Research Article| Volume 97, ISSUE 1, P12-18, April 18, 2002

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Myocardial blood flow after chronic cardiac decentralization in anesthetized dogs: effects of ACE-inhibition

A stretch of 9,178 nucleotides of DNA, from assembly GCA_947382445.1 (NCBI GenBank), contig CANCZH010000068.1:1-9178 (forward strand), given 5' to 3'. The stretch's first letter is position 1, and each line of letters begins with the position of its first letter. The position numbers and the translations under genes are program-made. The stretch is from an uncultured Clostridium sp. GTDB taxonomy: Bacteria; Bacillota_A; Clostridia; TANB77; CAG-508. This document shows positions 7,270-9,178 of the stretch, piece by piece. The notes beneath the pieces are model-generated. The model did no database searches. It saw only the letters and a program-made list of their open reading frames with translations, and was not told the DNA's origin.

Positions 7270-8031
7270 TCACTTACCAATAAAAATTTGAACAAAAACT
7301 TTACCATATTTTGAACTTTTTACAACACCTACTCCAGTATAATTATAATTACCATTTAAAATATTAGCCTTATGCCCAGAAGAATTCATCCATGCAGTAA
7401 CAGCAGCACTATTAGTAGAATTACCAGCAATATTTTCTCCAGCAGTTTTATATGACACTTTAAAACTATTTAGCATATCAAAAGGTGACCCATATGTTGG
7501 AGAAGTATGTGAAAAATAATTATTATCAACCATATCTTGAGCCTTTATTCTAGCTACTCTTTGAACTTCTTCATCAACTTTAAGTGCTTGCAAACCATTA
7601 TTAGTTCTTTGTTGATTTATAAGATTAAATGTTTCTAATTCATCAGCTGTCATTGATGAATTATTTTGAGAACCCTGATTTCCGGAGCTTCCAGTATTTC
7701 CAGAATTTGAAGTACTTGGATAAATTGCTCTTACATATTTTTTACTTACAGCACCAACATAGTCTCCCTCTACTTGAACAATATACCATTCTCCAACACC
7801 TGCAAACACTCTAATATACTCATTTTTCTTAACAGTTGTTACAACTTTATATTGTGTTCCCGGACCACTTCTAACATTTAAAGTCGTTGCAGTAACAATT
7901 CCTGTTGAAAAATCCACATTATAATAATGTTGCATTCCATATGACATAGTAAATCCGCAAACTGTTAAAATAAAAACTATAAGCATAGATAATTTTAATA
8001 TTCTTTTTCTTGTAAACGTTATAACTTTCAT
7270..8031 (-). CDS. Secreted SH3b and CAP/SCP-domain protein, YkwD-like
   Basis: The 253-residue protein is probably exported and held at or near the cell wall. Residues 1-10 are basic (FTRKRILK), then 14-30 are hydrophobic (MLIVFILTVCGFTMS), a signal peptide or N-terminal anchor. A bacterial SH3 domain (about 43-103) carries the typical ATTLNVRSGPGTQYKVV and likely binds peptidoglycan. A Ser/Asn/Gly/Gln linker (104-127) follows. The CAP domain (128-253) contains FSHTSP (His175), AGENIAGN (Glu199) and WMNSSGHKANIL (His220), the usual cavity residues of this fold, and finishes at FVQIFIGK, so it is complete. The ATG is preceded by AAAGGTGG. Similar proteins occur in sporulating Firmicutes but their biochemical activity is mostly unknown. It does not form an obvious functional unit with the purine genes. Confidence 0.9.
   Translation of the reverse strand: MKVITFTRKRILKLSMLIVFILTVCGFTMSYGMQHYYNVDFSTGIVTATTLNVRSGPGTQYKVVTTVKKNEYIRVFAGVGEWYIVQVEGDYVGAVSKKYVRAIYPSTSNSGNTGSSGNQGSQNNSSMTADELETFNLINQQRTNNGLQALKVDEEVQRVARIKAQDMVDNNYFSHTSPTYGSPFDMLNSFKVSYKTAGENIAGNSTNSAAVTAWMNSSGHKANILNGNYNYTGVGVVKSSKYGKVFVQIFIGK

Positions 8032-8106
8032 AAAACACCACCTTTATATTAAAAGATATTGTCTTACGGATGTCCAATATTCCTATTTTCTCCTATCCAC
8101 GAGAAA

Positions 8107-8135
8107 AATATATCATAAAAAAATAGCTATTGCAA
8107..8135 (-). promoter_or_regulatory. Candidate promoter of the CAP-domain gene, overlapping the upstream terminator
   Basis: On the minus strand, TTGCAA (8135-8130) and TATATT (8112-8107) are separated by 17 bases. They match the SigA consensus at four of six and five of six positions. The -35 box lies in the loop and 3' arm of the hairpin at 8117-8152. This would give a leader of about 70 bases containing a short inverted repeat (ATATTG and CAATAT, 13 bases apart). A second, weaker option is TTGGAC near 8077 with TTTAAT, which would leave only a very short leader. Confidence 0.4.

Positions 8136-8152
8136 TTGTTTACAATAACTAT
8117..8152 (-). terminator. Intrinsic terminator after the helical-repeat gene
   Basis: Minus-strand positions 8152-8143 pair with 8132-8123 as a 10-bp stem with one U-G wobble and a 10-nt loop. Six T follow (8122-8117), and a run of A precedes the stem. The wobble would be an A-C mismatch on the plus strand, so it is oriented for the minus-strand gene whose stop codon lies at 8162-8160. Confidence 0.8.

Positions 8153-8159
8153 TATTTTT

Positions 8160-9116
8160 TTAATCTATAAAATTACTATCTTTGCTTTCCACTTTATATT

Coronary blood flow regulation was studied in dogs with an intact or chronically decentralized intrinsic cardiac nervous system. We also examined the effect of angiotensin-converting enzyme inhibition (ACEI) on coronary autoregulatory pressure–flow relations and distribution of blood flow since the renin–angiotensin system may play a critical role in vasoregulation. Myocardial oxygen demand was reduced in the chronic decentralized dogs compared to the control dogs. The lower pressure limit of the autoregulatory pressure–flow relation was similar for the control and chronic decentralized dogs (47±2 and 44±7 mm Hg, respectively; p=NS). After ACEI, the lower pressure limit shifted leftward to 40 mm Hg (p=0.001) in both groups. Concomitant blockade of cyclooxygenase, bradykinin catabolism and nitric oxide synthase had no further effect on the lower pressure limit. Total myocardial blood flow was lower (p=0.001) in the chronic decentralized dogs compared to the control dogs, while transmural distribution of blood flow was preserved in both groups. The results show that even though myocardial oxygen requirements are lower in the chronically decentralized heart compared to controls, coronary autoregulation is maintained at levels observed in normally innervated hearts. The present findings indicate that intrinsic cardiac neurons contribute to coronary autoregulatory control and myocardial blood flow distribution even in the absence of cardiac connections to the central nervous system. In addition, in the chronic decentralized dog, ACEI allows the heart to work at lower coronary perfusion pressures while myocardial blood flow distribution is preserved.


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